But the more these daring investigative journalists reveal about deeply rooted problems in Afghan society, the more dangerous their jobs become.
Intimidation and death threats against reporters or their families have become commonplace -- not just from Taliban militants, but also from warlords, drug barons, but even corrupt government officials and police who do not want the media spotlight cast upon their activities.
The killing in the southern Helmand Province of BBC reporter Abdul Samad Rohani is seen by journalists in Afghanistan as the latest example of a worrying trend. Rohani was kidnapped on June 7 while working on a story about illegal opium-poppy cultivation in Helmand. His body was discovered the next day.
The Taliban -- usually eager to claim responsibility for such high-profile attacks -- denied any role in Rohani's abduction and execution-style killing. Many journalists in Afghanistan think Rohani was killed by gunmen with links to the illegal drug trade -- and possibly with connections to local authorities.
Rahimullah Samadar, the head of the Afghan Independent Journalists Association, says that journalists "have always faced tremendous challenges from different groups and factions" in Afghanistan. "They have faced suppression and have been killed in the past. I think illegal gunmen who are working within the government -- or in an area under governmental control -- are involved in this."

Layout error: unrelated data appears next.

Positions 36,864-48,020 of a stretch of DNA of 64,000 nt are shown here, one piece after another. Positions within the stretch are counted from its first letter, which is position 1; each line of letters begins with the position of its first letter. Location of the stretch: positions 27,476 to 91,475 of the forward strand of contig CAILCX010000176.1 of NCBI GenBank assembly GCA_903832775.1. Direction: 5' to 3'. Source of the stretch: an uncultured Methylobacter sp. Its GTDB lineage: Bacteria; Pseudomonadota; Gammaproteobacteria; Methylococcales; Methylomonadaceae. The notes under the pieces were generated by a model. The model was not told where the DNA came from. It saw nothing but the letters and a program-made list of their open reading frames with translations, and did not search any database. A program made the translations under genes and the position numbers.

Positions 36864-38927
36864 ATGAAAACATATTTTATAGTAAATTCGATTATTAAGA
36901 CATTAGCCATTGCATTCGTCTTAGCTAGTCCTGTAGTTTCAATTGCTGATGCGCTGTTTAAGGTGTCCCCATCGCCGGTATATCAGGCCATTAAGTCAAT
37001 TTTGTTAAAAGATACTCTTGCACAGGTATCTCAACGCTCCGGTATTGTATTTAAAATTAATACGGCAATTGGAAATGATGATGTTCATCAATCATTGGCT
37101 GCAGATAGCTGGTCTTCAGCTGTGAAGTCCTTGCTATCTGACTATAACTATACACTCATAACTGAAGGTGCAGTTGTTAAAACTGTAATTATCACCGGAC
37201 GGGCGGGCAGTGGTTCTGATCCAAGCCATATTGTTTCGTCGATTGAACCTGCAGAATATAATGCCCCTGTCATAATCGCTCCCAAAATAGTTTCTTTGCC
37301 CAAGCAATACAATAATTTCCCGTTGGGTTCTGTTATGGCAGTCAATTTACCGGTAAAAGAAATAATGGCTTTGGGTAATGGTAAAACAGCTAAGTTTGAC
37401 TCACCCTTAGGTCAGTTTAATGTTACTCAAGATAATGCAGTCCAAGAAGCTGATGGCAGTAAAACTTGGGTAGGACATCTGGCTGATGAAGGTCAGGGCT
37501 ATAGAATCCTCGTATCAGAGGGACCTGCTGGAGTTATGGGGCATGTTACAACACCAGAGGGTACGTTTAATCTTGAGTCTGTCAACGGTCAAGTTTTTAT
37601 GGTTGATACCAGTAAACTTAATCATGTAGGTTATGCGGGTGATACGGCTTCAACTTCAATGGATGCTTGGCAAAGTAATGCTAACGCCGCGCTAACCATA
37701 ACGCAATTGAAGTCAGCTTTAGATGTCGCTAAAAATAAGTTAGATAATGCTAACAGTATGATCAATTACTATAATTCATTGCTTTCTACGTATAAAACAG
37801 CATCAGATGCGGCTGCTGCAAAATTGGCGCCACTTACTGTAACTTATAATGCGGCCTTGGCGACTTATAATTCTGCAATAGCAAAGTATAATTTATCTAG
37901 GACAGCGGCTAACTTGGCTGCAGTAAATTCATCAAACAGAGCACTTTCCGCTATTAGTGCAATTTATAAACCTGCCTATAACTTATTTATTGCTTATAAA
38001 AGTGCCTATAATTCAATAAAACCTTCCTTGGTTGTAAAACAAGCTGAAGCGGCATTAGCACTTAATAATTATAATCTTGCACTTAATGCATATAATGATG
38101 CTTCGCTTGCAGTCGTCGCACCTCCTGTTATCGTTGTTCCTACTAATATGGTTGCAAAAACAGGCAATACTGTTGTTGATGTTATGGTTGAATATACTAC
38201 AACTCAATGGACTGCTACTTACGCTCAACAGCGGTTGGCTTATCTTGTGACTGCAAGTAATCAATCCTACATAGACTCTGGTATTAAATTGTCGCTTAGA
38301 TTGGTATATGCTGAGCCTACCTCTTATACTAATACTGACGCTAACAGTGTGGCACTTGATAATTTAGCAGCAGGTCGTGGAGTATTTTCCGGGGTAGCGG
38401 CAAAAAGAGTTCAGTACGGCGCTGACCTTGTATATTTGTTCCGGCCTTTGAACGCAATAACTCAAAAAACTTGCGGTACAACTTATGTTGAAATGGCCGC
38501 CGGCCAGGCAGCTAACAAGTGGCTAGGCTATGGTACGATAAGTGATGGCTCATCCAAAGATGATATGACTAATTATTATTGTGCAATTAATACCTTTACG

Jean MacKenzie, the Afghan country director for the Institute for War and Peace Reporting (IWPR), oversees a network of Afghan correspondents who file reports for the nonprofit investigative-journalism organization. MacKenzie tells RFE/RL there are vested interests in Helmand Province, besides the Taliban, who may have been responsible for Rohani's murder. She suspects powerful local figures who also have threatened her own reporters.
"Our reporters are working in some very risky areas and are taking on some very edgy topics," MacKenzie says. "That brings them into conflict with various members of the Afghan society. Certainly, our reporters in the south are under constant threat from a variety of sources. And, as the murder of Abdul Samad Rohani is testament to, it is not necessarily the Taliban or the insurgents who are the major source of risk."Criminalized Society
MacKenzie agrees that the threats against Afghan journalists are growing as they increasingly cover stories about government corruption and the drug trade.
"I don't want to downplay the dangers associated with covering the Taliban or covering the war in the south. But Afghanistan is also a deeply corrupt and criminalized society," MacKenzie says. "There is very big money involved in the [illegal drug] trade. And certainly, there is a very long chain of traffickers. These people are very sensitive to being exposed and being written about or covered in any way by the media."